Netanyahu's real message to Congress: There will be no peace talks

OK, those words didn't come out of his mouth. But that's the practical meaning of Israeli Prime Minister Benjamin Netanyahu's speech to Congress this morning.

By , Staff writer

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    Israeli Prime Minister Benjamin Netanyahu gestures while addressing a joint meeting of Congress on Capitol Hill in Washington, on Tuesday, May 24.
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The peace process is going nowhere. That's the practical take-away from Israeli Prime Minister Benjamin Netanyahu's speech to a joint session of Congress this morning.

Of course, he didn't frame it that way. But between a series of preconditions he placed on a return to negotiations and a public insistence that an indefinite Israeli occupation of the Jordan Valley is nonnegotiable, that's the message that Palestinian Authority President Mahmoud Abbas would have received. An Abbas aide said the speech amounted to a "declaration of war."

Mr. Netanyahu's speech had been teed up by members of the chattering classes as "make or break," an opportunity for the hawkish Israeli leader to regain some diplomatic initiative. The Palestinian effort to be recognized by the United Nations General Assembly in September as an independent state is gathering steam and political change in the Middle East is upending longstanding security relationships.

Recommended: 7 reasons to be optimistic about Israeli-Palestinian peace talks

Instead, Netanyahu basked in the glow of more than 20 standing ovations from the both sides of Congress (the joint session rivaled the AIPAC convention with its outpouring of support for Bibi) and reiterated his long-standing positions:

  • Jerusalem is nonnegotiable, Israeli property now and forever (East Jerusalem is not considered by most states, including the US, to be Israeli territory);
  • Palestinian negotiators, presumably the Palestine Liberation Organization, must recognize Israel as a "Jewish" state as a precondition for talks (the PLO recognized Israel's right to exist in 1993);
  • Mr. Abbas must "tear up" the unity government deal he inked recently with Hamas as a precondition for talks (the unity arrangement is, among Palestinians, one of Abbas' most popular accomplishments for years);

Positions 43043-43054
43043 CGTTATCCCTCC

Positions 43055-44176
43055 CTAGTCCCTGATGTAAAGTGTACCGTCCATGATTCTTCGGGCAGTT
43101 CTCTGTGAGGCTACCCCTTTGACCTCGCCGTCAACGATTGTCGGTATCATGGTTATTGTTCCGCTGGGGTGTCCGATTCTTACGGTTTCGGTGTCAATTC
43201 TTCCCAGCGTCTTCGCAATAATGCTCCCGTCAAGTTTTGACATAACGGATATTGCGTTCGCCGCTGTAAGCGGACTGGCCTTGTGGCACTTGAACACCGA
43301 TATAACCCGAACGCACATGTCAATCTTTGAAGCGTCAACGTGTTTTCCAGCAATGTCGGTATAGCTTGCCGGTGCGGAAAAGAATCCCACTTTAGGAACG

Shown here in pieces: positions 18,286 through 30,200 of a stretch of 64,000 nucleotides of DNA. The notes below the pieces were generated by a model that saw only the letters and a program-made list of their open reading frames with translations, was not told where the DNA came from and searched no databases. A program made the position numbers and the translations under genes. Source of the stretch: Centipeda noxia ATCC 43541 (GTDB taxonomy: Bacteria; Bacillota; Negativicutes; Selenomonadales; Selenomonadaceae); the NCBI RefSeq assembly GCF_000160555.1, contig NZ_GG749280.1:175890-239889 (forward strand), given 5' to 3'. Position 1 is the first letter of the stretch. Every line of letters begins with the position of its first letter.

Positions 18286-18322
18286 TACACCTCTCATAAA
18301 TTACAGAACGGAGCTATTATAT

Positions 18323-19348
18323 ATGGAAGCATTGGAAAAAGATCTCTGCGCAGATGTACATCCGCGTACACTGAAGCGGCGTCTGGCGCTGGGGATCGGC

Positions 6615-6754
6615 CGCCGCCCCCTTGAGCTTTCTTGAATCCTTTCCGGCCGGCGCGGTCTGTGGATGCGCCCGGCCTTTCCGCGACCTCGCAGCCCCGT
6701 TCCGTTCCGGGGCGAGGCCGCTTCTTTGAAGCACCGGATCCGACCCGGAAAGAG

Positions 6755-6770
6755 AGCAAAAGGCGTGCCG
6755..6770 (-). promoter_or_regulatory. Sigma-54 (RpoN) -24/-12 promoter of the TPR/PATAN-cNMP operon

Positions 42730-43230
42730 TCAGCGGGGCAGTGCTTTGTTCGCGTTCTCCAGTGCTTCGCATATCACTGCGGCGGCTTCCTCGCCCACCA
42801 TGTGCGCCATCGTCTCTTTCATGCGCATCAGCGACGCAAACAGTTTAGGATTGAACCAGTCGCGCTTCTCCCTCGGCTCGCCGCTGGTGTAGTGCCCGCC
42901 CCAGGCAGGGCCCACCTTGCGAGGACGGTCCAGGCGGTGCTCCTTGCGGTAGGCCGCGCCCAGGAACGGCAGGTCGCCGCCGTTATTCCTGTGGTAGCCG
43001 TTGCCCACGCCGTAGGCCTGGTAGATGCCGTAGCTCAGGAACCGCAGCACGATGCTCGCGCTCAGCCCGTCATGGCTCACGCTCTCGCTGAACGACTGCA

• No Palestinian refugees or the descendants of refugees will ever be allowed to return to Israel proper; and the Palestinians must accept a permanent Israeli military presence in their midst as part of an eventual peace settlement.

While many of these things are longstanding Israeli positions, it still stings Palestinian audiences to hear them stated, particularly so forcefully and with such ringing support from the legislature of the most powerful country in the world.

Netanyahu's insistence that "in Judea and Samaria, the Jewish people are not foreign occupiers," won't have helped matters either. The UN and virtually every state views the West Bank (the biblical Judea and Samaria) to be occupied. While he's referring to Jews' religious claim on the area stemming from the Bible – a stance that receives strong support in Congress – Palestinians view that kind of language as highly insulting.

The Palestinian disunity that has prevailed since Hamas won 2006 elections, with the Islamist group in charge of Gaza and Abbas' secular Fatah party in charge of the West Bank, has been one of Palestinians' major weaknesses. With Hamas completely outside the process, it was hard to see how Abbas and other Palestinian negotiators could deliver on any promises that they might make. But Netanyahu, who called Hamas a "Palestinian version of Al Qaeda," demanded today that the Palestinian leadership go back to square one on that issue.

Hamas certainly favors the use of violence against Israel, and is branded by both Israel and the US as a terrorist group. But it is a powerful, well-supported force in Palestinian society, and shares neither Al Qaeda's ideology nor its ultimate goals.

It's quite simply not possible to meaningfully negotiate a peace without finding a way to bring them along. Some had hoped their presence in a unity government while the PLO led peace talks would have been an acceptable compromise.

To be fair, the outlook for peace talks was grim before Netanyahu spoke. Neither Abbas nor other Palestinian leaders have been willing to give up their insistence that Israeli settlement expansion in occupied land stop before peace talks could resume. Just yesterday, Israel approved almost 300 new settlers homes in the West Bank.

But Netanyahu's words will have helped harden positions – at a time when President Obama is reaching out to Europe on Israel's behalf, urging states there not to sign on to the Palestinians' push for nationhood under UN auspices.

The idea has been warmly received in many European capitals, where diplomats reason that perhaps it's time for a unilateral solution to the mess in the Holy Land. Part and parcel with that effort comes an increasing framing of Israel as an illegitimate occupier who is being asked to withdraw to internationally recognized borders. Obama warned against efforts to "delegitimize" Israel at the end of last week.

Still, there are growing signs of impatience with Israel everywhere you look.

Carl Bildt, the Swedish foreign minister, took to Twitter after Netanyahu's speech. "Not easy to be optimistic about the prospects for peace in the Middle East after having heard PM Netanyahu's address to US Congress," he wrote.

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